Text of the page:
Fig. (1).

Differential source power (SAM pseudo-T images) corresponding to beta and mu event-related desynchronization (ERD) during left (L) and right (R) hand movements in a 57-year old female (patient 1) with a right-sided premotor oligodendroglioma (WHO grade II) and slight motor weakness of the left arm. Contralateral homotopic beta ERD is seen on the sensorimotor cortex and on the primary somatosensory cortex for mu ERD.

Movement-related beta band activity was found in the contralateral hemisphere in 63.2 % of the trials for both left and right hand movements and was not influenced by tumor laterality. The total of 14 ipsi- and bilateral beta band responses of the hand were equally distributed between left- and right sided lesions.

Bilateral beta band activity of the foot (Fig. 2) was found in ten patients, six had left-sided and four had right-sided lesions. The four patients with ipsilateral beta responses of the foot were evenly distributed between left- and right-sided lesions. From the four patients with clinical motor deficits, only one had ipsilateral mu and beta band activity. In general however, ipsilateral mu and beta band activity was more frequently associated with a motor task of the affected hemisphere (Fig. 3).

Fig. (2).

SAM pseudo-T images corresponding to mu and beta ERD associated with left and right sided foot movements in a 42-year old male (patient 16) with a right-sided oligodendroglioma (WHO grade II) in close relation to the precentral gyrus. The ERD areas (blue) show a bilateral and heterotopic distribution for mu and beta rhythms after left-sided (affected) foot movements corresponding to the area of hand representation. Right-sided foot movements show a more diffuse ERD associated with hand and foot representation.

Fig. (3).

SAM pseudo-T images corresponding to mu and beta ERD associated with hand and foot movements from the left and right side in a 48-year old male (patient 2) with a diffuse large right-parietal astrocytoma (WHO grade II) presenting with seizures. Ipsilateral beta band activity is seen during left-sided (affected) hand and foot movements. Note the heterotopic distribution of foot movements for both mu and beta rhythms.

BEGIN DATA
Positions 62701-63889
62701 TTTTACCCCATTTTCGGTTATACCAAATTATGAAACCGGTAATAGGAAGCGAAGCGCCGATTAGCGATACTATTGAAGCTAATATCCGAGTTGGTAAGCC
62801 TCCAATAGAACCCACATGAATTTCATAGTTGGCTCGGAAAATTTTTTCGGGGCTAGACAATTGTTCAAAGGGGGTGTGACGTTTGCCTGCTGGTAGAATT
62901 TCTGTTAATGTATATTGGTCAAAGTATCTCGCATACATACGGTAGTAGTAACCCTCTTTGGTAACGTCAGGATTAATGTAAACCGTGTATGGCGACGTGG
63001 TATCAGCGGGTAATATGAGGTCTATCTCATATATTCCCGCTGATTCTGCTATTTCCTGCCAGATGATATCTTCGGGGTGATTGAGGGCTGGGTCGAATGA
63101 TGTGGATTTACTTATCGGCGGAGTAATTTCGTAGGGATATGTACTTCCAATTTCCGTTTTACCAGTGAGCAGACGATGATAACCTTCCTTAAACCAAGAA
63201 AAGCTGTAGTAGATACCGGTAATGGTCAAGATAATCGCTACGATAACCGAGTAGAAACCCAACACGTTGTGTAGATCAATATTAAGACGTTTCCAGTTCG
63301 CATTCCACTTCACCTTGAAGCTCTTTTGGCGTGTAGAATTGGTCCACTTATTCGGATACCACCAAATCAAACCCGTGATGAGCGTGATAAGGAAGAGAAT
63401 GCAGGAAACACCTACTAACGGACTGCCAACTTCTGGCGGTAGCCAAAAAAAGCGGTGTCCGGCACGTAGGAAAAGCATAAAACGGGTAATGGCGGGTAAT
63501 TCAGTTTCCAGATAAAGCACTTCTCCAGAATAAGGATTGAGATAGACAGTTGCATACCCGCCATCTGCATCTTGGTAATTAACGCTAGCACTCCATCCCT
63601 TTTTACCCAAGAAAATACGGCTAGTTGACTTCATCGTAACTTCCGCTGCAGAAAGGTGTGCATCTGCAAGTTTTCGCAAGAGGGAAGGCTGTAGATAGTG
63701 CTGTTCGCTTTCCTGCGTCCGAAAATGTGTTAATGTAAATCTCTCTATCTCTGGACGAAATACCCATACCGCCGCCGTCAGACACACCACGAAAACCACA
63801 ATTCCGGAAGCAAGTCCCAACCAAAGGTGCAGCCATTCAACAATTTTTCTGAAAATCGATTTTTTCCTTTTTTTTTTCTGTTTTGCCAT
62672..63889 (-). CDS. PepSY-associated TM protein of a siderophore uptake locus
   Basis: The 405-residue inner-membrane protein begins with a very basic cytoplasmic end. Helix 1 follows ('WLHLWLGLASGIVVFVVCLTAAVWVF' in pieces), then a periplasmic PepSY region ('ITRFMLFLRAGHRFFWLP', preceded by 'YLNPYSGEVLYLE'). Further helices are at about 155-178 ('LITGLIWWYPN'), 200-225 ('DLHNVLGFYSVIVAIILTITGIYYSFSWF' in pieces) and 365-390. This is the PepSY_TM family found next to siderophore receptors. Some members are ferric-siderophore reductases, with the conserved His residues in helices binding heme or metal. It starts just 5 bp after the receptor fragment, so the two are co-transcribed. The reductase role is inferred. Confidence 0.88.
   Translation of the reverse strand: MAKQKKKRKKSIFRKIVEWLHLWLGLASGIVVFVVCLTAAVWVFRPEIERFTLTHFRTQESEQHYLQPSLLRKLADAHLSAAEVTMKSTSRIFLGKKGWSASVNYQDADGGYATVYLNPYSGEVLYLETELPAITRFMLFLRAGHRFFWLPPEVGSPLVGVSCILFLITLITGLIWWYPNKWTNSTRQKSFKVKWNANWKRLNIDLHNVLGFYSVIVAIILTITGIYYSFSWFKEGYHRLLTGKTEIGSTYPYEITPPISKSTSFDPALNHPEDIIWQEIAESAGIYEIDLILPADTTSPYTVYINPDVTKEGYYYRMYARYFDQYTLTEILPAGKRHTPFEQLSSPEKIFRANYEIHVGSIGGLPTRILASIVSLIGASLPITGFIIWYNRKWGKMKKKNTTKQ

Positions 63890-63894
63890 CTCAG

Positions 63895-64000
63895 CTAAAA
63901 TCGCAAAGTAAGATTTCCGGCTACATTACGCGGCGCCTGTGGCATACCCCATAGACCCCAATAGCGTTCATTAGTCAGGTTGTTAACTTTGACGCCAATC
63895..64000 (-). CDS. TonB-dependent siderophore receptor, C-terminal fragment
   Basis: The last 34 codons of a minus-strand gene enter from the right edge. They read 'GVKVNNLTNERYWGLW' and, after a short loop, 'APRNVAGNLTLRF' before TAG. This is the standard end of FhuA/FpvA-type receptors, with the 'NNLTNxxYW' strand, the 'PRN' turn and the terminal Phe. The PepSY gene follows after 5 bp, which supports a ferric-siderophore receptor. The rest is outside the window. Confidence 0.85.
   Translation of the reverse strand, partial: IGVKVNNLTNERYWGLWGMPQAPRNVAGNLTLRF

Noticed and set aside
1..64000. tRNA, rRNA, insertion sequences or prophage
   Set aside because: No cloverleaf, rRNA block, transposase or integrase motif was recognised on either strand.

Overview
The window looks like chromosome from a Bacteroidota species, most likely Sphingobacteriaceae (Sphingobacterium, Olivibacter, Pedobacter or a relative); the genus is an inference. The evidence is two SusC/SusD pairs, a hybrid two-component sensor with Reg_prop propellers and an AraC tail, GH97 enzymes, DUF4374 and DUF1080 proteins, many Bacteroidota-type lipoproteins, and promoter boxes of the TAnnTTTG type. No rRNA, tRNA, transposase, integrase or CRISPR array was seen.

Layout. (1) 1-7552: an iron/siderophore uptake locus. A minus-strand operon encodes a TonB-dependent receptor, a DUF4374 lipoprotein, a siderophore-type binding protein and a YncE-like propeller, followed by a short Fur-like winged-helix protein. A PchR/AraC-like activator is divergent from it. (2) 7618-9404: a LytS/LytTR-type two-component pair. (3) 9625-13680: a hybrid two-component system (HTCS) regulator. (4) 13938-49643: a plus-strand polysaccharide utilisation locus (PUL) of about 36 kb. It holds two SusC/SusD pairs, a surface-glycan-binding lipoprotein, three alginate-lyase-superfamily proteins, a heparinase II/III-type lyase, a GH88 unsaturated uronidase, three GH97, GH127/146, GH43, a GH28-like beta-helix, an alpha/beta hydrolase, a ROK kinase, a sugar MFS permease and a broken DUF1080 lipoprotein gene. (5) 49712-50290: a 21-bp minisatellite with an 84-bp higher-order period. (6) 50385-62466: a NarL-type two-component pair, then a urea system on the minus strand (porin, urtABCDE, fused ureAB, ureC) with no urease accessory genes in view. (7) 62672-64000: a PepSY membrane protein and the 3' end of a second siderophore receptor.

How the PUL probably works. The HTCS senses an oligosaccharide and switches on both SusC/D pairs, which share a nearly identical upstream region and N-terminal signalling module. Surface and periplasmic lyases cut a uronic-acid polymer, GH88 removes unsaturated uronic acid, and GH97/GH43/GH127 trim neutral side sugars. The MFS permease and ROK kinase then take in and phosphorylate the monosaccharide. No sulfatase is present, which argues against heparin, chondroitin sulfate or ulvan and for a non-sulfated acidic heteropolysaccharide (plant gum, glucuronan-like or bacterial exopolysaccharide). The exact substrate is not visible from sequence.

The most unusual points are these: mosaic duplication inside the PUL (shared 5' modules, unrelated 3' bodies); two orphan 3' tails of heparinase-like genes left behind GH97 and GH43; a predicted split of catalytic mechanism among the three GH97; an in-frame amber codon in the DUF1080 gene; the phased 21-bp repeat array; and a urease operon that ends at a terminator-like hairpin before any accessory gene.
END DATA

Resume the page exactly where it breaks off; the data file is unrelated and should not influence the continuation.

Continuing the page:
The spatial somatotopy of the most significant power changes for mu and beta band activity associated with hand and foot movements are summarized in Table 3. Overall, the most significant areas of mu and beta band activity occur in S/M (73 %). Fifteen percent had a clear localization in MI and 5 % in SI. Five percent had a prefrontal localization and 1 % was found in the inferior parietal lobule. Two datasets had an occipital mu localization probably due to alpha interference.

Table 3.

Areas with most Significant Power Changes for Mu and Beta Band During Hand and Foot Movements Contralateral to the Affected and Unaffected Hemisphere

Location HAND FOOT Total (%)
mu beta mu beta mu beta mu beta
S/M 10 13 10 13 9 10 8 7 80 (73)
MI 3 4 1 5 2 1 16 (15)
SI 1 2 1 1 1 6 (5)
Prefrontal 1 1 3 5 (5)
IPL 1 1 (1)
Occipital 1 1 2 (2)
Trials (N) 14 19 13 19 11 13 9 12 110 (100)

S/M, sensorimotor cortex; MI, primary motor cortex; SI, primary sensory cortex; IPL, inferior parietal lobule; AH, affected hemisphere; UH, unaffected hemisphere.

Mu and beta band activity during hand movements with a S/M localization were always located in the area of the hand knob (homotopical distribution). From the 34 datasets with a S/M localization of mu and beta band activity associated with foot movements, eight (23.5 %) demonstrate a heterotopic distribution mostly corresponding to hand movements (Fig. 3).


Noninvasive imaging of motor cortical localization in patients with intracranial lesions, has been studied with different modalities, including positron emission tomography (PET) and functional magnetic resonance imaging (fMRI). These modalities do not measure neural activity directly but mainly depict hemodynamic changes with poor temporal resolution and lack the possibility to differentiate between motor and somatosensory activation. In addition, functional MR imaging of the motor cortex can be influenced by adjacent tumor due to vasculature-induced signal changes [13, 15].